Apple Sending User Data to Chinese Company for Fraudulent Website Warnings in Safari

Apple's Fraudulent Website Warning feature in Safari for iOS and Mac has come under scrutiny for using Chinese internet giant Tencent as one of its Safe Browsing providers.

The Safari feature has long sent data to Google Safe Browsing to cross-reference URLs against a blacklist and protect users against phishing scams and sites that attempt to push malware. However, it's unclear when Apple started sending user data to Tencent as well.

Apple notes in iOS that it sends some user IP addresses to Tencent, but most users are probably unaware of the fact. The mention can be found in the "About Safari & Privacy" screen, which is linked via small text under the Privacy & Security section in Settings -> Safari. The Fraudulent Website Warning feature also found here is enabled by default, so users aren't likely to know that their IP address may be logged unless they opt to view the information screen.

Apple's reference to Tencent has been found on devices running iOS 13, but some tweets suggest versions as early as iOS 12.2 also included the Chinese company as a safe browsing provider.

At this point, it's difficult to know for sure whether Apple users residing outside of China are having their data sent to Tencent, but the company appears to be mentioned on iPhones and iPads registered in the U.S. and the U.K., and possibly in other countries, too.


The privacy implications of shifting Safe Browsing to Tencent's servers are unknown, because Apple hasn't said much about it. However, according to Johns Hopkins University professor Matthew Green, a malicious provider could theoretically use Google's Safe Browsing approach to de-anonymize a user by linking their site requests.

Apple's relationship with the Chinese government has come in for increasing criticism lately, and that could make customers uneasy about Apple's links to Tencent, which is known to work closely with the Chinese Communist Party.

As such, Green believes users "deserve to be informed about this kind of change and to make choices about it. At very least, users should learn about these changes before Apple pushes the feature into production, and thus asks millions of their customers to trust them."

Note: Due to the political nature of the discussion regarding this topic, the discussion thread is located in our Politics, Religion, Social Issues forum. All forum members and site visitors are welcome to read and follow the thread, but posting is limited to forum members with at least 100 posts.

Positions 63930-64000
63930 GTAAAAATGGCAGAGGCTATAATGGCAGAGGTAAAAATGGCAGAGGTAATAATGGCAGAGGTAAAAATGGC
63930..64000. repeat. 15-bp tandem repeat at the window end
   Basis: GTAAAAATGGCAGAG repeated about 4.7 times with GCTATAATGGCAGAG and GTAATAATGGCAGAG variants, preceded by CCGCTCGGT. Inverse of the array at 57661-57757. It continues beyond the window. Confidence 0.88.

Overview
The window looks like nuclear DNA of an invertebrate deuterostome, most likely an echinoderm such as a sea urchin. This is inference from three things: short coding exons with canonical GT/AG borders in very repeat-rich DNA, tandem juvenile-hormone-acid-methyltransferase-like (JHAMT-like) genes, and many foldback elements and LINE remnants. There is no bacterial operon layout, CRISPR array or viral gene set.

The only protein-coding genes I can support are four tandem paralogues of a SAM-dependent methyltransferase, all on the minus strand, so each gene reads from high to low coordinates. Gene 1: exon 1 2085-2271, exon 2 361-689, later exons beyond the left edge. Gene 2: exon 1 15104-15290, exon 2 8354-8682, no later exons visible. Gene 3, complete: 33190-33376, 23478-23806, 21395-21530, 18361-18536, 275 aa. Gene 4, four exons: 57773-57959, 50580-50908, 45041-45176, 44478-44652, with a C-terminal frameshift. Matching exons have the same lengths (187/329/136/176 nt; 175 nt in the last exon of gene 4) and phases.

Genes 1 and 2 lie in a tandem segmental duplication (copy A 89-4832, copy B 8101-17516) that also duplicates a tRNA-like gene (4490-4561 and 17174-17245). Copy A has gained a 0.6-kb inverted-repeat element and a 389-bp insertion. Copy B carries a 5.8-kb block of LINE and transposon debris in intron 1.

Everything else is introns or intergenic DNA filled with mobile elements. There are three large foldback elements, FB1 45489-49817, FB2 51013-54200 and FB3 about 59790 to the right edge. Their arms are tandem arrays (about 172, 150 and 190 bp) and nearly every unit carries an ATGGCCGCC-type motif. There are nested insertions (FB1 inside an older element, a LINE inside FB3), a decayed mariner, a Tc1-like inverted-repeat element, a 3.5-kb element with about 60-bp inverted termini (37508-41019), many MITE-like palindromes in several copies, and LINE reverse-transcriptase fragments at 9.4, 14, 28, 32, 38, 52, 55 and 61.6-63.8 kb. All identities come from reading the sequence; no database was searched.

Tags: China, Safari

Top Rated Comments

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5 weeks ago
This past week has been a major turning point for me concerning my trust for Apple
Rating: 61 Votes
5 weeks ago


This past week has been a major turning point for me concerning my trust for Apple

This is what people have been saying for years... Apple doesn't truly care about privacy, it's all marketing to make up for the fact that they were falling behind in machine learning.
Rating: 35 Votes
5 weeks ago


This past week has been a major turning point for me concerning my trust for Apple

I have said in the past that I have no reason not to trust Apple unless they give me one. Now i have.
Rating: 22 Votes
5 weeks ago


Just go into the settings for Safari, and turn off fraudulent website warning

if turning it off actually turns it off.
Rating: 21 Votes
5 weeks ago
I don’t have an issue with them sending the website to them for a check but surely they don’t need my IP address. That seems overkill. Apple could easily write some code to check the website url without sending an IP address and return the request to the users device - maybe they just couldn’t be bothered. ¯\_(ツ)_/¯
Rating: 20 Votes
5 weeks ago
Apple never truly cared about privacy or they wouldn’t allow every app to have a billion different tracking snippets built into it. Look how many Instagram and Facebook requests I have within minutes even tho I have neither app installed

Rating: 20 Votes
5 weeks ago
Apple claims to take privacy seriously, but then they send user data to some Chinese company... bloody hypocrites!
Rating: 17 Votes
5 weeks ago
Apple needs to clarify if this is only for mainland Chinese users since Google service is not available for them.

(Anyway, sending data to Google is not really that safe too. One should turn off the feature completely if it causes any concern for privacy.)
Rating: 16 Votes
5 weeks ago
Just go into the settings for Safari, and turn off fraudulent website warning
Rating: 16 Votes
5 weeks ago


I don’t have an issue with them sending the website to them for a check but surely they don’t need my IP address. That seems overkill. Apple could easily write some code to check the website url without sending an IP address and return the request to the users device - maybe they just couldn’t be bothered. ¯\_(ツ)_/¯

I can't possibly imagine why a totalitarian regime would want to know what websites you browse.
Rating: 16 Votes

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